Have we stopped evolving in modern world?

In a world of super-fast information at our fingertips, the age-old tradition of handing down knowledge and traditions to the next generation is dying, says ADRIENNE ACTON
Have we stopped evolving in modern world?

What knowledge are we passing on to the next generation when what theythink they need to know is available to download or order?

IN this age of technology and plastic, have we stopped evolving?

I was inspired to write this article because of a simple domestic situation. While I was emptying the hoover, the inner filter was eaten by the dog. The younger generation said I should buy a new hoover. The middle generation said I could order a new filter online, but the oldest member of the family took a green scrubbing pad from the kitchen press and fashioned a new filter for me without saying a word.

Since the beginning of time, and ever since mankind stood on two feet, we have been evolving. Whether aware of it or not, there is a simple process to it all. We live, we evolve, we die.

The pursuit of understanding the world around us carries into the next generation, and the next and the next. It is within us to use our energy in the pursuit of knowledge and discovery. To figure out things we initially have no concept or understanding of.

It is the pursuit of greatness that built the pyramids. It is the need for understanding the universe that drove Einstein, Newton and Da Vinci.

Everything from writing a story to painting a picture is us learning and expressing through art and exploration.

We all march in the same direction as we are designed to evolve and pass what we have learned to the next generation. Everyone and everything is destined to go in the one direction, from birth to death, through time and generations. To live should be to evolve.

But, in this age of technology have we stopped learning?

Fast food and fast information have stopped the need for us to seek our own answers. Opinions are given through mass media and mass popular opinion.

Processed words lead to programmed minds.

We no longer learn how to roof our houses, sow a crop, repair what we have, or in some cases even cook wholesome food, as we instead pick up the phone and have processed rubbish delivered while we watch processed rubbished on the television.

Convenience has made us lazy.

As a species, we have slowed the process of evolving down to a crawl.

What knowledge are we passing on to the next generation when what they think they need to know is available to download or order?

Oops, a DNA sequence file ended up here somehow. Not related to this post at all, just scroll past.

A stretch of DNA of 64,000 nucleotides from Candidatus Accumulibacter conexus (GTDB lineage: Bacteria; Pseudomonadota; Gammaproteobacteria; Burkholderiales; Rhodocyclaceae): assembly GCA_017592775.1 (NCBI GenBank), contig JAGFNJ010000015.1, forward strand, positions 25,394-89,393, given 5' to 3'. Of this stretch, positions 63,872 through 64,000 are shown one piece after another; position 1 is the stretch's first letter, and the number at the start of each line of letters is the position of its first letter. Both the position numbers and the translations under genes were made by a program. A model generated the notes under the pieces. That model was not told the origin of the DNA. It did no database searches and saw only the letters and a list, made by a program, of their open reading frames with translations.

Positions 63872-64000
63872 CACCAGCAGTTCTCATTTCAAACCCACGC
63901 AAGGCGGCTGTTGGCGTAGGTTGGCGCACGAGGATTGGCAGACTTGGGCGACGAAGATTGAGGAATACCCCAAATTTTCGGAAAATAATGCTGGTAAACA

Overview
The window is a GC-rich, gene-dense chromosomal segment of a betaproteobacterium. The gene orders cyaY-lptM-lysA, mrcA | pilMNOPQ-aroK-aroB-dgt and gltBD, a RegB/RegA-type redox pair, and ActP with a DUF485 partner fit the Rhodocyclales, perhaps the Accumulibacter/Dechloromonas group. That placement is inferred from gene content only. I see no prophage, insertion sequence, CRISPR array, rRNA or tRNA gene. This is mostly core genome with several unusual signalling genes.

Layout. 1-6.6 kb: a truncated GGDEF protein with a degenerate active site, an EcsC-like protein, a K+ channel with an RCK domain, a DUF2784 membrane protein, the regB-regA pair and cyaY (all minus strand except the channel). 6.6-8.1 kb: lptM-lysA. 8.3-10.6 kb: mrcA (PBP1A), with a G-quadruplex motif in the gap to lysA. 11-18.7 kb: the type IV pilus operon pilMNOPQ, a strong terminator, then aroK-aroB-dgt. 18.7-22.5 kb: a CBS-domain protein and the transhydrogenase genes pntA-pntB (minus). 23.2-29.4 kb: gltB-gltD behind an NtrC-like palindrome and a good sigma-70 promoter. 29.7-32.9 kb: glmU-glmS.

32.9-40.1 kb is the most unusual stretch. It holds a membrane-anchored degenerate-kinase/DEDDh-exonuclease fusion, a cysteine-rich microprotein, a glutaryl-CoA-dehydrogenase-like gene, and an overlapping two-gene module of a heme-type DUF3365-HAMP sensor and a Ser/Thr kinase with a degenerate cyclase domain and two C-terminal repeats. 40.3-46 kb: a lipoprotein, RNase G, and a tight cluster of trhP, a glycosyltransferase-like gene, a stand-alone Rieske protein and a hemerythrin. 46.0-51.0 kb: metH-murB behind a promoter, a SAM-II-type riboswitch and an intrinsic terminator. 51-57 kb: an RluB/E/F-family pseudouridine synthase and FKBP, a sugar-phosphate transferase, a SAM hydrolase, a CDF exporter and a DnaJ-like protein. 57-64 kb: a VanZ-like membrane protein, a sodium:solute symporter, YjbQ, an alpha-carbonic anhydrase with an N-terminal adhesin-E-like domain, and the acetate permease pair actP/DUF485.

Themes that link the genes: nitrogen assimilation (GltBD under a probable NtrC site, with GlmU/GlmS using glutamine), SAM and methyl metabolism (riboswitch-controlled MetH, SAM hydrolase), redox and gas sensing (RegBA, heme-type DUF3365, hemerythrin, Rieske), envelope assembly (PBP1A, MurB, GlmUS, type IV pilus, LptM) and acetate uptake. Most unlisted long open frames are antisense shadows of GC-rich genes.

While the natural world pays the price for our lives of convenience, and while data centres overload and the reliability of our technology comes into question, are we not left in moral negative equity?

As once we marched to the sound of the natural world, we now march in tandem to the beat of the media drum. Beauty is no longer in the eye of the beholder, but in the eye of the magazine publisher.

Innocence is now feared, facing into the light of the moon looking for inspiration is no longer a pastime, and lying in the long grass seeking tranquility is considered a waste of time.

The generation before us were available only after they had stamped their time-card at the entrance to their work. They were only available to speak to if they were at home to answer the house phone. We are now all available from the second we turn on our teacher and master, the mobile phone.

The bible is no longer a reference, but a punchline. Humanity and kindness can be seen as a weakness. Indifference to others is viewed as a necessity for self-preservation.

Every day has a deadline. Sitting quietly is a form of selfishness.

Our pursuits have brought us to altered perceptions; fast information, given not learned, discoveries told to us, not found, the art on the wall, not drawn or painted by one of our own, but bought - someone else’s vision and dreams on paper we decide are our own, and somehow we find a strange comfort in that.

We over-eat the sugar and salt that kills us and drink plastic-laden water and continue to brainwash our minds voluntarily.

This world of fast information has created a generation that only read the headlines and not the full articles, as they believe knowing the headline is enough.

This fast information draws little or no emotion, no matter how disturbing the content.

This age of technology and plastic has created minds with little peace, incapable of silent contemplation.

Perhaps we have been programmed to no longer evolve.

We are forever upgrading our houses, our furniture, our cars, our tech, our indifference. While downgrading the challenge to think, to learn, and find a peaceful and harmonious existence which will lead us back on our true path, our destiny, our ability to evolve.

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